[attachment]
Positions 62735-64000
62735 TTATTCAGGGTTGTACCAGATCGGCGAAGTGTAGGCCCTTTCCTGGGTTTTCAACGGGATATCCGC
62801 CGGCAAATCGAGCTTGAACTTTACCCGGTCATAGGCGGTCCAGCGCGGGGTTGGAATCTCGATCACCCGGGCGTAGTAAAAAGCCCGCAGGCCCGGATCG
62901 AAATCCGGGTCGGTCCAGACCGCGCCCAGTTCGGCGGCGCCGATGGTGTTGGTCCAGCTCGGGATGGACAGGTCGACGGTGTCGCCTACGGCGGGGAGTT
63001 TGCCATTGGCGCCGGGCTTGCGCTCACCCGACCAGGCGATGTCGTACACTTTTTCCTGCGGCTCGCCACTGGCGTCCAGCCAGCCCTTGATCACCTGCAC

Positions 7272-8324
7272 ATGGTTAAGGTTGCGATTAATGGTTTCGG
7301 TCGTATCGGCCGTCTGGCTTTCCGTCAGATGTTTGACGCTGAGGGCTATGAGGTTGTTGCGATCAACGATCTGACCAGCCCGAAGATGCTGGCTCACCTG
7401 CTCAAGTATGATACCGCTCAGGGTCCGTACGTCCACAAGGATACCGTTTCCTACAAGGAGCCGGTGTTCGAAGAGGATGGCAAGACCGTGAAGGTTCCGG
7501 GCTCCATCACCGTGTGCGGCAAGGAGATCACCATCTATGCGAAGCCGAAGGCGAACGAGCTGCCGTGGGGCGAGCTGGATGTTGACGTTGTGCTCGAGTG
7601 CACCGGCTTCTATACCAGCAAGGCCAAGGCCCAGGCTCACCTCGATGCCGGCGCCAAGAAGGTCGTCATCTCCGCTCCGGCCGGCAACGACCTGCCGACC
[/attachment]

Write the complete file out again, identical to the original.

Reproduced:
Positions 62735-64000
62735 TTATTCAGGGTTGTACCAGATCGGCGAAGTGTAGGCCCTTTCCTGGGTTTTCAACGGGATATCCGC
62801 CGGCAAATCGAGCTTGAACTTTACCCGGTCATAGGCGGTCCAGCGCGGGGTTGGAATCTCGATCACCCGGGCGTAGTAAAAAGCCCGCAGGCCCGGATCG
62901 AAATCCGGGTCGGTCCAGACCGCGCCCAGTTCGGCGGCGCCGATGGTGTTGGTCCAGCTCGGGATGGACAGGTCGACGGTGTCGCCTACGGCGGGGAGTT
63001 TGCCATTGGCGCCGGGCTTGCGCTCACCCGACCAGGCGATGTCGTACACTTTTTCCTGCGGCTCGCCACTGGCGTCCAGCCAGCCCTTGATCACCTGCAC

Positions 7272-8324
7272 ATGGTTAAGGTTGCGATTAATGGTTTCGG
7301 TCGTATCGGCCGTCTGGCTTTCCGTCAGATGTTTGACGCTGAGGGCTATGAGGTTGTTGCGATCAACGATCTGACCAGCCCGAAGATGCTGGCTCACCTG
7401 CTCAAGTATGATACCGCTCAGGGTCCGTACGTCCACAAGGATACCGTTTCCTACAAGGAGCCGGTGTTCGAAGAGGATGGCAAGACCGTGAAGGTTCCGG
7501 GCTCCATCACCGTGTGCGGCAAGGAGATCACCATCTATGCGAAGCCGAAGGCGAACGAGCTGCCGTGGGGCGAGCTGGATGTTGACGTTGTGCTCGAGTG
7601 CACCGGCTTCTATACCAGCAAGGCCAAGGCCCAGGCTCACCTCGATGCCGGCGCCAAGAAGGTCGTCATCTCCGCTCCGGCCGGCAACGACCTGCCGACC